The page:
Friday, July 9, 2010

Welcome to the Boomtown

Over the Fourth of July holiday we traveled against the tide (pun, intended) to the Gulf Coast. When I first booked the tickets back in April, I was looking forward to introducing my baby to more of my family and to one of my favorite places on Earth: Pensacola.

As you might have heard, an environmental catastrophe of epic proportions the likes of which the world has never seen and government regulation-willing we'll never see again has bespoiled (and continues to defile) my heart's land.

Paths for workers on the beach, pedestrians on the left, ATVs on the right

We chose to continue with our plans because the baby would only get bigger, relatives were traveling from near and far to meet him, and because we figured everyone in that part of the country needed something else to look at besides the oil in their water and on their beaches.
I can't adequately express what the area, particularly my grandparents' house in Gulf Breeze on Pensacola Bay, means to me. As a place, it holds layers upon layers of memories, from the days we kids (my brother, my sister, and I) traveled to stay there and to eat fried mullet--freshly caught by Pop and freshly fried by Grammy--for breakfast to the day eight years ago when friends and relatives also traveled from far and wide to celebrate our wedding to the day five years ago when we spread my mother's ashes in the water in front of the place that was also her favorite and filled with her own memories of eating her father's freshly caught mullet and celebrating her little sister's wedding to the day last week when I tried to explain all this to my newborn son.

I didn't adequately explain my feelings for this place to him nor will I do it here.

Instead, I took pictures. I took pictures of the beach where we got married; it's now part of the "oil impact area." Hurricane Ivan wiped out of the road to that beach in 2004. It took years for the road to be rebuilt. This was our first return visit.I took pictures of the workers cleaning the beach,putting oil-soiled sand into plastic bags produced with petrochemicals, ensuring that BP will still make a profit as it desecrates my mother's grave.I took pictures of the tour bus now used to transport workers to clean the beach.Back in Gulf Breeze, I took pictures of the booms out in front of the house. (My grandparents' house, now occupied by my aunt and uncle, is the only house I know with two fronts: the waterfront and then the "out front" where the front door is. Confuses the heck out of visitors but those of us who grew up there know exactly which front anyone means at any time.)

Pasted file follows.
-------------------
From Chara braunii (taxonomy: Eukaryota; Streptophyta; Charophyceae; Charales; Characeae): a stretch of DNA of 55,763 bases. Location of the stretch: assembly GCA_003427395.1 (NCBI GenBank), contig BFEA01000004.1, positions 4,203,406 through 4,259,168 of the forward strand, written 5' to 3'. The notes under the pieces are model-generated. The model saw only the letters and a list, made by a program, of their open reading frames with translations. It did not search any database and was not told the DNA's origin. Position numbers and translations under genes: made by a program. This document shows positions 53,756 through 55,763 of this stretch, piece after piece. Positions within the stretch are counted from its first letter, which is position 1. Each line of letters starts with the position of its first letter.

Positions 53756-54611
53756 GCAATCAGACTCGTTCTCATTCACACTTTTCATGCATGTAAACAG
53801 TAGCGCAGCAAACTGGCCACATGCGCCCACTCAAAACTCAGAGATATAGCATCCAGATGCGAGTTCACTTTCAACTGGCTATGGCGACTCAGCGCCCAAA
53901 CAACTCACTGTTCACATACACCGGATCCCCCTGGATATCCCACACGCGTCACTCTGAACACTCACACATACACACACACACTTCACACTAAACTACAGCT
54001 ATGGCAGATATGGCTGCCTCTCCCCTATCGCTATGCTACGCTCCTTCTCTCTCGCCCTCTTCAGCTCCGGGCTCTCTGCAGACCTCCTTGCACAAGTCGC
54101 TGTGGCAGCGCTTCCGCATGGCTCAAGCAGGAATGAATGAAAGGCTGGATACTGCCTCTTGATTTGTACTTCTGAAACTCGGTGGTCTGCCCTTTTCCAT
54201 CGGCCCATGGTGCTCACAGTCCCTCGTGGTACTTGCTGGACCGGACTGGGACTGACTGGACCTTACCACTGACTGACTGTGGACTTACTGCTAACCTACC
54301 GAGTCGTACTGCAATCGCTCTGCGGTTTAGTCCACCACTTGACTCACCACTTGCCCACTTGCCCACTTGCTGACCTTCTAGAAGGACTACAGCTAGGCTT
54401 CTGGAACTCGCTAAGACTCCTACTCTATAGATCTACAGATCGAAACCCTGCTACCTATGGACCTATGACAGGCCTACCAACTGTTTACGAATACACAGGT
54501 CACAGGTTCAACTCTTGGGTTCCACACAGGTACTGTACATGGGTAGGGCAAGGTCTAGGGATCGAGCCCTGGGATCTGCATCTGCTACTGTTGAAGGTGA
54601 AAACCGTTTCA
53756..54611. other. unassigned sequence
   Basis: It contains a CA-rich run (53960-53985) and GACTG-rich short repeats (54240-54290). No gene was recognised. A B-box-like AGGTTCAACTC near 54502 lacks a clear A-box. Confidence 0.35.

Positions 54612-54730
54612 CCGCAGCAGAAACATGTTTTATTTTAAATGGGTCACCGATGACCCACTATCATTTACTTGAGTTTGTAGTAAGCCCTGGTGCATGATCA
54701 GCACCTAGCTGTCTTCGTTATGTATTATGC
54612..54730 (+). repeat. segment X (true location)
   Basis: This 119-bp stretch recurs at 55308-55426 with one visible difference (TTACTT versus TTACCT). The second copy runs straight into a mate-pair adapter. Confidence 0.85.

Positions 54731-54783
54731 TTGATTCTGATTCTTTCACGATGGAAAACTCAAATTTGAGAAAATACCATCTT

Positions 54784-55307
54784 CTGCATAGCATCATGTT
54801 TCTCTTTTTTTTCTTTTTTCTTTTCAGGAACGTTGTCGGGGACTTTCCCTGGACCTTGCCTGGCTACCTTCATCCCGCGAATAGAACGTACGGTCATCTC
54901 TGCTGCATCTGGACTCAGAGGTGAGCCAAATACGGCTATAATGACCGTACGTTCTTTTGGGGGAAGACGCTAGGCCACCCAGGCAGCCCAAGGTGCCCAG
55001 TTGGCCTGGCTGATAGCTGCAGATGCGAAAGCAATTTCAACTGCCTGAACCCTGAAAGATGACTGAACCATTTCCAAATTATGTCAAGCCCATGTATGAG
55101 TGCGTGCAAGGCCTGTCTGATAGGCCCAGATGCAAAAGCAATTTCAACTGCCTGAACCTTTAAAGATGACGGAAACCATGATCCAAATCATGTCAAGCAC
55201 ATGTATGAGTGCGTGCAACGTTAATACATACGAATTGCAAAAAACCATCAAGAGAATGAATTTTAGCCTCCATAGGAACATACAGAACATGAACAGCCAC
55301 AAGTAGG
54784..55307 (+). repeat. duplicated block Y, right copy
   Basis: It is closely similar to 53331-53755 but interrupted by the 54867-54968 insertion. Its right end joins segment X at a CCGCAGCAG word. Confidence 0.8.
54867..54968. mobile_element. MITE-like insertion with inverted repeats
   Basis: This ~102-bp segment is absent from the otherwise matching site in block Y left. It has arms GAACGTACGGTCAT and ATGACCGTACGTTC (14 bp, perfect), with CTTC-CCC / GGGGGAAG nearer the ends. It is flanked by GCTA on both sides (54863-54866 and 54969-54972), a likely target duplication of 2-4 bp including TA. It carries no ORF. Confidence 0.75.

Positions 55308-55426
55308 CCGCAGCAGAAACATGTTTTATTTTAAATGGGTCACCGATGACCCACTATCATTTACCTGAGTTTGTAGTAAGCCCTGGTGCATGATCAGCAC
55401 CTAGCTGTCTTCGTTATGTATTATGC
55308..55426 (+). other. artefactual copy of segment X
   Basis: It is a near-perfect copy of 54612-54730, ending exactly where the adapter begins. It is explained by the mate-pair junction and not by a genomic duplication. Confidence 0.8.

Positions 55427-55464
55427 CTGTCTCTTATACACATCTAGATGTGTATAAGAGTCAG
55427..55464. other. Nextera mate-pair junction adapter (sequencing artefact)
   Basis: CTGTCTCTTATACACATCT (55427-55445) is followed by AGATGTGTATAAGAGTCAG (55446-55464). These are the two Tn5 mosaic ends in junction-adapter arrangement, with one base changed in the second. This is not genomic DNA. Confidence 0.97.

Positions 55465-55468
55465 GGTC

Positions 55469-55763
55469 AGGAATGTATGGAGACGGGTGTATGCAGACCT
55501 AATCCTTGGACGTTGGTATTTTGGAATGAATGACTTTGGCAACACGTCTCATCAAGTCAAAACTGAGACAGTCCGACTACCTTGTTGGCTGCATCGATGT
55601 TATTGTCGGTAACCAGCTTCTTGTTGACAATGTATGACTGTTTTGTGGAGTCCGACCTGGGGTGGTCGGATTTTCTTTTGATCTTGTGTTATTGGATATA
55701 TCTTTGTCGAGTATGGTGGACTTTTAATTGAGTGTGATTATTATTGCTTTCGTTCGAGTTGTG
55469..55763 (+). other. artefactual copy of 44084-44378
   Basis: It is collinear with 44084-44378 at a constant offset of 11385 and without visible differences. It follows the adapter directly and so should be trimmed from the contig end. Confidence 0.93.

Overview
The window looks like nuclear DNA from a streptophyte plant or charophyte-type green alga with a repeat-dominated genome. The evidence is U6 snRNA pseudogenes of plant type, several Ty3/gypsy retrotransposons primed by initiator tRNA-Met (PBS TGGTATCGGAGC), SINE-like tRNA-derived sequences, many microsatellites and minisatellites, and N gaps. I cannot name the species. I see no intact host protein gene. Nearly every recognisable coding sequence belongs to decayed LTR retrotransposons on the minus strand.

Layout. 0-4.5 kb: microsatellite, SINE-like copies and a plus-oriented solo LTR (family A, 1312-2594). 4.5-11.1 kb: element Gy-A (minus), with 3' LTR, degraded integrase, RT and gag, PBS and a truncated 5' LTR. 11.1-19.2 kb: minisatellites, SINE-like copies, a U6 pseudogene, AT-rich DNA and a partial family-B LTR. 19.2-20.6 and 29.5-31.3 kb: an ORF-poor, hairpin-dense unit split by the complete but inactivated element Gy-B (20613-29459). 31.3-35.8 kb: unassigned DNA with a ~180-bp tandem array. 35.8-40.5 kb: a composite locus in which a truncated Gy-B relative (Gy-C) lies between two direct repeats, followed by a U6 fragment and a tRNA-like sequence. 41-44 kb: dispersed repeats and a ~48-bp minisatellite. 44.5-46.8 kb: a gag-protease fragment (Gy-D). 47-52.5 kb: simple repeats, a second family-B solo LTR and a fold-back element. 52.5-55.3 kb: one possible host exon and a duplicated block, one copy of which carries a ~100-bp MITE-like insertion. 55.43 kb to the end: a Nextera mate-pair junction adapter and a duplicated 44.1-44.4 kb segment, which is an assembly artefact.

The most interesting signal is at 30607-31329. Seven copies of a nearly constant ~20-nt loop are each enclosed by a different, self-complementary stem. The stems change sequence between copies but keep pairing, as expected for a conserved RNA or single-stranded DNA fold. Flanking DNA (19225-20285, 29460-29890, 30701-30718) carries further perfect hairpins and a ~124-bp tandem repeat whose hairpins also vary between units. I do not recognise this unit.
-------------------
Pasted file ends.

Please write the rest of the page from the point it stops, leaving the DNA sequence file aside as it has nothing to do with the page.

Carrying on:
I took pictures of the "beach towels"--provided by the city, not BP--vainly trying to protect the sand. In the end, I decided I'd just rather show you pictures of why I consider this area one of the most beautiful in the world.



7 comments:

  1. This situation is on my mind constantly. The other day a picture of an oiled bird prompted my first real breakdown about it. I put my head in my hands and cried. If it happened to my home, I would be homicidal with rage.

    I've never seen this part of Florida, just Miami and the Keys. It looks very beautiful.

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  2. Ah, Vertie, it's sickening. I truly don't believe the gulf will be alive again for many generations. All for the almighty dollar. Those signs make me cry and get furious all at once. I'm so sorry for your homeland.

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  3. The oil disaster is a terrible wound on the earth and it's always in the back of my mind, too, Vertie - although I've never been there.

    News stories about something so huge made me feel numb and helpless rather than weepy; reading about its effect on you made me cry.

    Annie

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  4. I had tears in my eyes by the time I got to your wedding. I love Pensicola too. It was my stopover when I lived a brief time in Orlando. I'm so sorry for your broken memories. I was living in Alaska when the Exxon Valdez happened...but there was an END to that. This is just too horrible to imagine. Thank you for posting pictures, more folks need to come forth...somethings got to change.
    Cheryl

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  5. Beautiful story, even with the heartbreaking moments, including the long-term one. I'm sure Jack understood what you were trying to explain.

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  6. So sad. What we are doing to this world is unforgivable. I hope the beaches will heal themselves in time and Jack will see it as you once did.

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  7. Vertie, my heart aches for you and yours having to see a beloved part of your world so decimated. I echo Jenny's hope that it will recover so Jack can appreciate its beauty too.

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